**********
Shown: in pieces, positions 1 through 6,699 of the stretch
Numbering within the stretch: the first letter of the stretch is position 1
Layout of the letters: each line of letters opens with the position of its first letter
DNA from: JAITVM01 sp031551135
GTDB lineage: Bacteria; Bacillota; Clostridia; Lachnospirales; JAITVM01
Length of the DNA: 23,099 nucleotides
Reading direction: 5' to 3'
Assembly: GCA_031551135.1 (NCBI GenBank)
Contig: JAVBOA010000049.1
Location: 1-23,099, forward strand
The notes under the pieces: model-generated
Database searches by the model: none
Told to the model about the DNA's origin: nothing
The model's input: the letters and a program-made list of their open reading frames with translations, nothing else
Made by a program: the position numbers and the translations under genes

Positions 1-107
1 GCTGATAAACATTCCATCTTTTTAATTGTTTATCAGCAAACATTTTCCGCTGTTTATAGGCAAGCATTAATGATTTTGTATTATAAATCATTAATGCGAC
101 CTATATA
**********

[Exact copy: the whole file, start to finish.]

Shown: in pieces, positions 1 through 6,699 of the stretch
Numbering within the stretch: the first letter of the stretch is position 1
Layout of the letters: each line of letters opens with the position of its first letter
DNA from: JAITVM01 sp031551135
GTDB lineage: Bacteria; Bacillota; Clostridia; Lachnospirales; JAITVM01
Length of the DNA: 23,099 nucleotides
Reading direction: 5' to 3'
Assembly: GCA_031551135.1 (NCBI GenBank)
Contig: JAVBOA010000049.1
Location: 1-23,099, forward strand
The notes under the pieces: model-generated
Database searches by the model: none
Told to the model about the DNA's origin: nothing
The model's input: the letters and a program-made list of their open reading frames with translations, nothing else
Made by a program: the position numbers and the translations under genes

Positions 1-107
1 GCTGATAAACATTCCATCTTTTTAATTGTTTATCAGCAAACATTTTCCGCTGTTTATAGGCAAGCATTAATGATTTTGTATTATAAATCATTAATGCGAC
101 CTATATA